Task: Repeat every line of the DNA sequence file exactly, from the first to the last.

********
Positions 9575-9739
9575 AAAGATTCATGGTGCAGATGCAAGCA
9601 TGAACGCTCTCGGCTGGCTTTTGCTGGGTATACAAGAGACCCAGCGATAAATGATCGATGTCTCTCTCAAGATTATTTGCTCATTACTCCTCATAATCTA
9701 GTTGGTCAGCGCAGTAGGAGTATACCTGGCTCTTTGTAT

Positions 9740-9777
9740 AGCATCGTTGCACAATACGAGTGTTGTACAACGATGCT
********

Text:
Positions 9575-9739
9575 AAAGATTCATGGTGCAGATGCAAGCA
9601 TGAACGCTCTCGGCTGGCTTTTGCTGGGTATACAAGAGACCCAGCGATAAATGATCGATGTCTCTCTCAAGATTATTTGCTCATTACTCCTCATAATCTA
9701 GTTGGTCAGCGCAGTAGGAGTATACCTGGCTCTTTGTAT

Positions 9740-9777
9740 AGCATCGTTGCACAATACGAGTGTTGTACAACGATGCT